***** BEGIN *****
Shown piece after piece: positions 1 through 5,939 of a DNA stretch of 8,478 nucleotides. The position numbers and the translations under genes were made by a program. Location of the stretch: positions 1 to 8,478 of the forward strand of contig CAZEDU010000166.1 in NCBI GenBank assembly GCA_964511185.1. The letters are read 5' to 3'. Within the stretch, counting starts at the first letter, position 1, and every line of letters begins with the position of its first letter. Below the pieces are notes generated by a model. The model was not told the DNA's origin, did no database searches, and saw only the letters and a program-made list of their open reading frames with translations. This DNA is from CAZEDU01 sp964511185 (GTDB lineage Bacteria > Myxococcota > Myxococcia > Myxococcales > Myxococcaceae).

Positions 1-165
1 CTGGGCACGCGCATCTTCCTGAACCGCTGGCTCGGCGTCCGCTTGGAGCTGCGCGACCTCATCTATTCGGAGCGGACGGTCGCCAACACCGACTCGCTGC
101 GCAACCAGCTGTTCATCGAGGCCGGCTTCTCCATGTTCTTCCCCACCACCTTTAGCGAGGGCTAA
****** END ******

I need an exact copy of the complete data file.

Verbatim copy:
Shown piece after piece: positions 1 through 5,939 of a DNA stretch of 8,478 nucleotides. The position numbers and the translations under genes were made by a program. Location of the stretch: positions 1 to 8,478 of the forward strand of contig CAZEDU010000166.1 in NCBI GenBank assembly GCA_964511185.1. The letters are read 5' to 3'. Within the stretch, counting starts at the first letter, position 1, and every line of letters begins with the position of its first letter. Below the pieces are notes generated by a model. The model was not told the DNA's origin, did no database searches, and saw only the letters and a program-made list of their open reading frames with translations. This DNA is from CAZEDU01 sp964511185 (GTDB lineage Bacteria > Myxococcota > Myxococcia > Myxococcales > Myxococcaceae).

Positions 1-165
1 CTGGGCACGCGCATCTTCCTGAACCGCTGGCTCGGCGTCCGCTTGGAGCTGCGCGACCTCATCTATTCGGAGCGGACGGTCGCCAACACCGACTCGCTGC
101 GCAACCAGCTGTTCATCGAGGCCGGCTTCTCCATGTTCTTCCCCACCACCTTTAGCGAGGGCTAA